Santa Cruz business owners and politicians donated primarily to city council candidates Don Lane, Cynthia Mathews, Pamela Comstock and Richelle Noroyan as of Oct. 22, according to the Santa Cruz Sentinel. Big names on the local scene, including boardwalk owners Charles and Tom Canfield, former California Secretary of State Bruce McPherson and county treasurer Fred Keeley have donated the bulk of their support to these four candidates. Comstock remains the frontrunner in campaign contributions, having raised $31,791.
As of Oct. 28, 153,574 people have registered to vote in Santa Cruz County, an increase of over 5,000 compared to voters registered for the 2008 presidential election. County clerk Gail Pellerin attributes this success to the new online voter registration system. In Santa Cruz County alone, 7,843 voters have used the online system to register, according to the Santa Cruz Sentinel.
Californians donated more money to the Democratic Party than any other state in the 2011–12 election year, with a total of $185.6 million. California is also the second-largest state contributor to the Republican Party, donating $123 million to Republicans — an amount surpassed only by Texas. Of a total $314.6 million donated to federal candidates, three out of every five dollars were donated to a candidate outside of California, according to the San Francisco Chronicle.
As of Oct. 21, according to a Los Angeles Times poll, support for Gov. Jerry Brown’s Proposition 30 tax initiative has dropped to 46 percent. Forty-two percent of respondents oppose the proposition, while 13 percent are undecided. In the last week, Brown has been campaigning more aggressively for the tax initiative, including a visit at UCSC on Oct. 26. The rival tax initiative to Brown’s proposal, the Molly Munger-backed Proposition 38, has a support rating of only 28 percent, according to the same poll.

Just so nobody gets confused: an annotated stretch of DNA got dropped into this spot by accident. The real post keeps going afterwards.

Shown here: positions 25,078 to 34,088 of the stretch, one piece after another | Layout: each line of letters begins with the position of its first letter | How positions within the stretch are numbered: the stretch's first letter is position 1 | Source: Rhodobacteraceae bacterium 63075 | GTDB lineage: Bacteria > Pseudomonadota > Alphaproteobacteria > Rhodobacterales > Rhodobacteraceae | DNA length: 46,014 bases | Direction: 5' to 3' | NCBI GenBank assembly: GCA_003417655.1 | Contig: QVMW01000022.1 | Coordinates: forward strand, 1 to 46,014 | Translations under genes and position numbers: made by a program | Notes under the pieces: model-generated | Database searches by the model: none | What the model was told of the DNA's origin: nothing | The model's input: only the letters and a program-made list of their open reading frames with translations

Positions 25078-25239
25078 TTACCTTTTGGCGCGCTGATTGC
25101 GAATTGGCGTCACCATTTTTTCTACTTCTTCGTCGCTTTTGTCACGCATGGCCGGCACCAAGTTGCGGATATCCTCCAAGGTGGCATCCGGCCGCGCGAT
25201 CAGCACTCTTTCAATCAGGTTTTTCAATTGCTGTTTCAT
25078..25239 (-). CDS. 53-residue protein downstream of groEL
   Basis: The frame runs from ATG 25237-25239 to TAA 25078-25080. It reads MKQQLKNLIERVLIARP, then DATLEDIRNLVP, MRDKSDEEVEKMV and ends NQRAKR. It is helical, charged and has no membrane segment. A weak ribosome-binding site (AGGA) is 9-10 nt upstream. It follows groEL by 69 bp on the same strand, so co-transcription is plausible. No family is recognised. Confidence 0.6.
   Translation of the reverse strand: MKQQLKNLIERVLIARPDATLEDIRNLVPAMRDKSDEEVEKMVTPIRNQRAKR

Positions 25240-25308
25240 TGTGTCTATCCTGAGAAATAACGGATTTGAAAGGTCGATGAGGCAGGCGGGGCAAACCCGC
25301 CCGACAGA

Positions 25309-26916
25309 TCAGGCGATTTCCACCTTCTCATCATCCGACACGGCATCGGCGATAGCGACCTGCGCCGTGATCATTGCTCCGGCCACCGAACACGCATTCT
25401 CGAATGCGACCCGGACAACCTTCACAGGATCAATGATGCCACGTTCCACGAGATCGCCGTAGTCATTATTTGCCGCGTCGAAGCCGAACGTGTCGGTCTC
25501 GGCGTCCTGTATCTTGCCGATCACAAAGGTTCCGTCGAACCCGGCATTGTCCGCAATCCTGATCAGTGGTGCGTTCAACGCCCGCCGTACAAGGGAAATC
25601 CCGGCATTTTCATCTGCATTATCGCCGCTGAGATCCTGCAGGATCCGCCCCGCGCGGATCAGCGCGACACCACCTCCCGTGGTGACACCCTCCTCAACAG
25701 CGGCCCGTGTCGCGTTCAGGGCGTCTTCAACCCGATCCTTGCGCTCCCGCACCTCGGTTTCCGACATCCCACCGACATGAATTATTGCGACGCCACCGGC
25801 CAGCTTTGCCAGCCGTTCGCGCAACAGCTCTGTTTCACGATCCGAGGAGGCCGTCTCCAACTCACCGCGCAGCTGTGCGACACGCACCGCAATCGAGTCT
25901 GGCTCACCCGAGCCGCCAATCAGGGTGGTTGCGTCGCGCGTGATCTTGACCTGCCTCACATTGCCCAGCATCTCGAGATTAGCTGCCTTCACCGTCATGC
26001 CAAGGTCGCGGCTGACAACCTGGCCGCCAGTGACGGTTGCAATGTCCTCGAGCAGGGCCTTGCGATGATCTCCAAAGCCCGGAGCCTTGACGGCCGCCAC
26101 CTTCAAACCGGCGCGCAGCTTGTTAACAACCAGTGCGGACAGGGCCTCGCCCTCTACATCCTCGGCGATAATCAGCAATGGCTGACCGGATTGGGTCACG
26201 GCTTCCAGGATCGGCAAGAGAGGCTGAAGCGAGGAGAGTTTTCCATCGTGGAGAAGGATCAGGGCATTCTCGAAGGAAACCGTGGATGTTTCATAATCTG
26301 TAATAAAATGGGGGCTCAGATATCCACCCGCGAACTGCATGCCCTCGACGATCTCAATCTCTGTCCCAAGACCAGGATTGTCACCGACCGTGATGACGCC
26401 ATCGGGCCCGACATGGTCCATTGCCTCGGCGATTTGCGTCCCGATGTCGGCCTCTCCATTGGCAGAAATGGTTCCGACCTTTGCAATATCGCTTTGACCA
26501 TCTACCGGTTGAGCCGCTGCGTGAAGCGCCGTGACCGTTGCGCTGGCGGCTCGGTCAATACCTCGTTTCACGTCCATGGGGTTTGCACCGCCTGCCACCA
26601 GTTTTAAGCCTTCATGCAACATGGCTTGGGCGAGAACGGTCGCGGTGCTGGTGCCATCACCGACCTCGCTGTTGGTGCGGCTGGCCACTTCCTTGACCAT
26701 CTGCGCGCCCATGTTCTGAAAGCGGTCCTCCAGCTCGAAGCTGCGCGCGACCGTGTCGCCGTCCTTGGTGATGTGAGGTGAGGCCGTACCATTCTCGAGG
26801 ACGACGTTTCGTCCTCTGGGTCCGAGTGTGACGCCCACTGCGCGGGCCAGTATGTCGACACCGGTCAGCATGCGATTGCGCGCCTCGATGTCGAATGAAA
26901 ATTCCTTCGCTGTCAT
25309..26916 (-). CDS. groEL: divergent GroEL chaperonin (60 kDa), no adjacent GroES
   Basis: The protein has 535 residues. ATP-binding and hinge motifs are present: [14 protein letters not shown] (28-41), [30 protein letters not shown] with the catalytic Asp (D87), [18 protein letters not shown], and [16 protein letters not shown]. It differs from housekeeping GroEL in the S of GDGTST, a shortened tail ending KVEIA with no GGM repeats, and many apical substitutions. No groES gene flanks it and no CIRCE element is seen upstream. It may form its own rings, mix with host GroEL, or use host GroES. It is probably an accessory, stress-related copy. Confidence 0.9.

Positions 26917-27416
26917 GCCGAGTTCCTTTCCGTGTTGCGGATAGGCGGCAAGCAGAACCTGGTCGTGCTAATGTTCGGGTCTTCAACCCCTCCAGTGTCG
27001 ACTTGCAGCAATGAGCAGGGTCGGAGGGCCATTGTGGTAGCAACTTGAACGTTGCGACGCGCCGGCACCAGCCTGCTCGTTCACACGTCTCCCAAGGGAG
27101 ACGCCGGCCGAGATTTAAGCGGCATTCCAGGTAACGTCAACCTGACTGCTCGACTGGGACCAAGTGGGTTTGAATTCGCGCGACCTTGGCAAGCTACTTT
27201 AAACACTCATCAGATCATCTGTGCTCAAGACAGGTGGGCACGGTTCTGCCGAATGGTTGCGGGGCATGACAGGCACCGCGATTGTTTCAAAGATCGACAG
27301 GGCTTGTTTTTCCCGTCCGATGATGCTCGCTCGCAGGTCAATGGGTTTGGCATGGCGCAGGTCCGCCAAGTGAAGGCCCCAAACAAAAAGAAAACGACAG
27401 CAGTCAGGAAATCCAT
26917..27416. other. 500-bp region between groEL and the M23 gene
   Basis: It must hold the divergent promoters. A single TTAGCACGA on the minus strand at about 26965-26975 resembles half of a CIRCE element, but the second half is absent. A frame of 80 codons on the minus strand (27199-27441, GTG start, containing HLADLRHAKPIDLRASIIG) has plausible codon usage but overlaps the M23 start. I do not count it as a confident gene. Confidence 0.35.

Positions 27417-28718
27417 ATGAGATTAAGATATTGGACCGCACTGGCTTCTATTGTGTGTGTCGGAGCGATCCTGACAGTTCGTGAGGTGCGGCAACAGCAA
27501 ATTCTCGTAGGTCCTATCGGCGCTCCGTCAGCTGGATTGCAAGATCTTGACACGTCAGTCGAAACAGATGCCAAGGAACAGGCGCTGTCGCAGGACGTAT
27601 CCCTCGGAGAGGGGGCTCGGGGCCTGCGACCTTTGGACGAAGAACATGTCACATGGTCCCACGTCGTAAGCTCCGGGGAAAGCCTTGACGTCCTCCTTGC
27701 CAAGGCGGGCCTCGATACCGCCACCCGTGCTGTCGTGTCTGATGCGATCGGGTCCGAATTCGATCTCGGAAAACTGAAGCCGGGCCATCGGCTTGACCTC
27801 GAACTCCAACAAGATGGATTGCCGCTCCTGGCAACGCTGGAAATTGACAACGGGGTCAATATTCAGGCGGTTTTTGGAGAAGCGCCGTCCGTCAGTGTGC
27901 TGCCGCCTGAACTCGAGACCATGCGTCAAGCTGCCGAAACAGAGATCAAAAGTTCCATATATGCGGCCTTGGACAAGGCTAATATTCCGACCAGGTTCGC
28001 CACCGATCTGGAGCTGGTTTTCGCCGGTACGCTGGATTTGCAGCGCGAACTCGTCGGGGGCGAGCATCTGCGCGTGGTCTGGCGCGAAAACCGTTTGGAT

An Arizona non-profit group has made an $11 million donation to the campaigns for “No on 30” and “Yes on 32.” The people behind this donation, which is the largest anonymous political contribution in California history, remain unknown. The Fair Political Practices Commission has demanded documentation from the group, which thus far has refused to provide any further information, claiming that they are protected from releasing documentation under the first amendment. California law states that the names of donors must be disclosed if they donate to an organization with the knowledge that their money will be used for political purposes. The California Superior Court has set a hearing for Tuesday, according to the Los Angeles Times.
ABC News, based on their analysis of which candidate is likely to obtain the electoral college votes from each swing state, said on Tuesday that the 2012 presidential race may end with each candidate receiving 269 electoral votes, just one shy of the 270 needed to win. The most plausible scenario consists of Obama winning Ohio, New Hampshire and Wisconsin, with Romney winning Florida, North Carolina, Virginia, Colorado, Nevada and Iowa. Were this scenario to occur, the Constitution states that the newly elected House of Representatives would choose the presidential winner, whereas the Senate would select the vice president. According to ABC, such an outcome could result in a Romney/Biden administration.
According to CNN, third-party candidates Gary Johnson (Libertarian Party) and Virgil Goode (Constitution Party) could siphon off a few thousand votes from candidates Mitt Romney and Barack Obama in key “battleground” states. Although, third-party candidates have less influence than they did two decades ago — take for instance the fact that in 1992 Ross Perot won 19 percent of the vote — even a relatively minor number of votes for a third-party candidate can swing the election by taking votes away from the major candidates.
Polls conducted on Oct. 23–24 show Obama and Romney tied at 48 percent each in Colorado, while Obama has 50 percent to Romney’s 47 percent in Nevada, according to CNN. Romney has gained in each state since September, from 43 percent in Colorado and 45 percent in Nevada. Following the third presidential debate, in the realm of foreign policy Obama had an edge of 51 percent to Romney’s 44 percent in both Colorado and Nevada.